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House at its

at 3 o'clock.

Quorum of the It was further ordered, that the Speaker shall take the morning sittings. chair at all these morning sittings when twenty members

are assembled-instead of forty (the usual quorum)—and they may proceed to business with that number; but it is still in the power of any member, at his discretion, to call for the House to be counted, and forty members not being present it must be adjourned. By this check a proper attendance of members can be secured when any Petition of

importance is about to be presented. To bo adjourned The Speaker is also directed to adjourn the House at

three o'clock precisely (without a question first put) until five—and all business interrupted by such adjournment, must be resumed at the next morning sitting as an adjourned debate, in preference to any other business. And if the private business be disposed of before three o'clock, the Speaker may adjourn the House, without putting a question, until five.

This plan has no reference whatever to the evening sittings, which are to commence at five o'clock, if forty members are assembled, and proceed to take into consi

deration the orders of the day. Petitions against Any Petition against the principle of a Bill should be

presented after its first reading, when an order is usually made that it do lie on the table until the second reading ; and that the Petitioners be then heard against the bill*. But if the Petition be against certain provisions of the bill, it should be presented after the second reading, with the grounds of objection distinctly specified-(see ante p. 210) -it will then be referred to the Committee on the bill; and, if it contain a provision praying to be heard by counsel upon those grounds, powers' will be given to the Committee for that purposet.

Bills when to be presented.

* For the manner of hearing Counsel upon such a Petition, at the sceond reading of the Bill, See ante p. 209.

† For the manner of hearing Counsel upon such a Petition, before the Committee on the Bill, see ante. p. 213.

CHA P. XII.

COMMITTEES.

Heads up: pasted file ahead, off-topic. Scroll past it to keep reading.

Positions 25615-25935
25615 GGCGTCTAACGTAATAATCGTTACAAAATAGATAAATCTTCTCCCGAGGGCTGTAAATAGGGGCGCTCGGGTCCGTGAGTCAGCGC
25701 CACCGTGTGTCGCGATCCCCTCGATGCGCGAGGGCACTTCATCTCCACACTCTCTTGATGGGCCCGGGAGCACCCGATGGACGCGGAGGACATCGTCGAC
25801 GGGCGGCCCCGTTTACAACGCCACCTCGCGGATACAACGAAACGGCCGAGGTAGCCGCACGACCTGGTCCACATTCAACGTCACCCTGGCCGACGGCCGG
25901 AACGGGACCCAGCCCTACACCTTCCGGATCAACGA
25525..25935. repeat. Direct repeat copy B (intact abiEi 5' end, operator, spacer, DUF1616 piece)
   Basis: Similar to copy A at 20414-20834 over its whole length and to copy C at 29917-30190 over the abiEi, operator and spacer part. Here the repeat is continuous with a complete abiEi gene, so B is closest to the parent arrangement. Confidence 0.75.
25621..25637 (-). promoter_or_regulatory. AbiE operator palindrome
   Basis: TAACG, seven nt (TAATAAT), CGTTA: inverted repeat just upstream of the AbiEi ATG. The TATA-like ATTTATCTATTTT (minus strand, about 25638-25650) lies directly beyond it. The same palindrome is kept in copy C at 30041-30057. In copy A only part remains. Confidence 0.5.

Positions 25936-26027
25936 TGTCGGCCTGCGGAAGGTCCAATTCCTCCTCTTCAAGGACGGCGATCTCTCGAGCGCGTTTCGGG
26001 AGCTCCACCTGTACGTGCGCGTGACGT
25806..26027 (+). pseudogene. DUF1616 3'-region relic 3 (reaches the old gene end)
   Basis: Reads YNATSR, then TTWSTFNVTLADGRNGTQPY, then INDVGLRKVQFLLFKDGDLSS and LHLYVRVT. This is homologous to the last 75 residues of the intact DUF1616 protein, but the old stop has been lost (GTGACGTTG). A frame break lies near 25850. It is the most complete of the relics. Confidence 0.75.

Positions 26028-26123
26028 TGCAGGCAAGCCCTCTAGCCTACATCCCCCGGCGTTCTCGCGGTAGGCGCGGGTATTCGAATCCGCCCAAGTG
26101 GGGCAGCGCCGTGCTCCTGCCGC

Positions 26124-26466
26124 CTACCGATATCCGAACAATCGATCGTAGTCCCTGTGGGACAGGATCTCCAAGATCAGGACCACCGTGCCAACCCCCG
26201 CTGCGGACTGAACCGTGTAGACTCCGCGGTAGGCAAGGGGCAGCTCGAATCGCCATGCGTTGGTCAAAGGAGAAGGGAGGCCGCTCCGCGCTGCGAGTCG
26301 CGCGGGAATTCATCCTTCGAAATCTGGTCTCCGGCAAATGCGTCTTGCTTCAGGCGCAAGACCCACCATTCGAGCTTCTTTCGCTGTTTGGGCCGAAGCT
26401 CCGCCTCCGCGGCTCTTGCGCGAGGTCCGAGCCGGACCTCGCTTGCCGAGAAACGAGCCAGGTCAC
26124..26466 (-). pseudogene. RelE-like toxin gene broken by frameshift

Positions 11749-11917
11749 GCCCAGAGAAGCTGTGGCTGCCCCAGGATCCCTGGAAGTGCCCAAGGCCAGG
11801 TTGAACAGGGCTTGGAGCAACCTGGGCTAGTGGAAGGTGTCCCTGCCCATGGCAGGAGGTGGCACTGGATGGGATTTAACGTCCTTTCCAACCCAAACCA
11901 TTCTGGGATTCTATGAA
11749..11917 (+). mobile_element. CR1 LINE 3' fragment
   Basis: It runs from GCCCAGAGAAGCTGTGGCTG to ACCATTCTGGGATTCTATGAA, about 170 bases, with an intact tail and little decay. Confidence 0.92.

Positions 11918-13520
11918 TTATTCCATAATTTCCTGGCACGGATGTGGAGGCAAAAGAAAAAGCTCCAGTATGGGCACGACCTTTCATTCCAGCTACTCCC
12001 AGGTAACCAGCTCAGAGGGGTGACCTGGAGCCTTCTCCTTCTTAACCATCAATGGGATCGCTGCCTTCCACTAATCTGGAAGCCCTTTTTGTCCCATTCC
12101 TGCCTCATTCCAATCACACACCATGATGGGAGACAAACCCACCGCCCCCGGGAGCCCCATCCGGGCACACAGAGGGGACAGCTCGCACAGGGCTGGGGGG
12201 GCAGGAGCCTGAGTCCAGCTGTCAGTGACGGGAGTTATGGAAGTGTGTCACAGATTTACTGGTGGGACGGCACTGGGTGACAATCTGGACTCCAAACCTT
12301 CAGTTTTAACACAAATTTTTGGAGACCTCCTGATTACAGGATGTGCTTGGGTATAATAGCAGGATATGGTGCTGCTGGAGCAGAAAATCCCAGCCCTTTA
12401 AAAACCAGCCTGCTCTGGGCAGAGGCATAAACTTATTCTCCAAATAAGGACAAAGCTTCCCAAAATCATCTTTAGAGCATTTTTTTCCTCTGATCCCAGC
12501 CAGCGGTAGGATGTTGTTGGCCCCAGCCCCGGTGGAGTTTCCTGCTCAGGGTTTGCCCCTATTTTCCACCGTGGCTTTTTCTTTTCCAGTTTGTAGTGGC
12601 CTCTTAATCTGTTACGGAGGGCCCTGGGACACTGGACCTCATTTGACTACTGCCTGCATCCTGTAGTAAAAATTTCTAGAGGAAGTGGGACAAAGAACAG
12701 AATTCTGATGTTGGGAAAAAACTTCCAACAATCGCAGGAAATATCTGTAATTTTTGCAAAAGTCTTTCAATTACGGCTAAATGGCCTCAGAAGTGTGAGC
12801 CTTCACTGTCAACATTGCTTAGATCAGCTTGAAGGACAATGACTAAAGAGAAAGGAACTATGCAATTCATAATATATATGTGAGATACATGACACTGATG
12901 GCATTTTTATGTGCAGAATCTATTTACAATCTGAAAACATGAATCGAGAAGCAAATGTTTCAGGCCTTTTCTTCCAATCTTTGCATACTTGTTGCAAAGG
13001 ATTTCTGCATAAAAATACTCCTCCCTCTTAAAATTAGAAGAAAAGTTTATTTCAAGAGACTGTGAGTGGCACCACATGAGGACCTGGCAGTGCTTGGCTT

On Committees. A Committee is a number of the members of the House (select, or otherwise) appointed to consider and digest matters referred to them, and, upon documentary evidence or oral testimony, to make such a report as will en. able the House to proceed upon the subject under consideration, in a manner that will best conduce to the welfare of the state, or the interest of the parties concerned.

They are of various kinds, viz : Standing and Sessional Committees, Committees of the Whole House, of Supply, and Ways and Means, Select and Joint Committees, and Committees of Conference. 1. STANDING COMMITTEES.

STANDING COM There have usually been five Standing Committees ap- MITTEES. pointed at the commencement of a Parliament (a), and remaining during all its sessions, viz: for Privileges* (and formerly Elections); Religion ; Grievances; Courts of Justice (6); and Trade.

The Committee for Privileges always had precedence of Or Privilege. all other Committees whatsoever (c). Its power was formerly to examine and consider all questions "which shall grow “and arise in that Parliament, about Elections,t Returns, " and other Privileges” (d), and report their proceedings and opinions thereon to the House, from time to time—but

(aj 4 Inst. 11 ; Scobell, 9 ; Lex Parl. 341. (6) C. J. 13 Nov. 1761. (c) Scobell, 10.

(d) So entered, C. J. 6 Nov. 1640. * This is now a Sessional Committee.

† Controverted Elections were formerly decided by the House upon a report from the Committee of Privileges. This practice had prevailed ever since the Commons first exercised a jurisdiction in this matter, and it was not discontinued until the year 1770, when the present admirable system of Election Committees was first introduced, by the Grenville Act.

For Trade, &c.

For Justice,

Quorum.

since a separate tribunal has been erected for the trial of Contested Elections, its duty has been confined to incidental questions of Privilege referred to them, or which are needful to be so considered.

The Committee for Trade hath sometimes been a Select Committee, particularly named; sometimes a Grand Committee of the Whole House. The Committees for (e) Religion, Grievances, and Courts of Justice, are always Grand Committees of the Whole House. The Committee for Justice, it is said, may summon any of the Judges and examine them in person, upon complaint of misdemeanor in their office (f). These, when not Committees of the Whole, are first called in the Speaker's Chamber, and then adjourned into the House, because they are usually very numerous, every member having a vote therein though not named of the Committee. There must be at least eight members present to empower the Committee to act. The person first named is usually the Chairman; but this is a matter of courtesy, every Committee having a right to elect their own (g).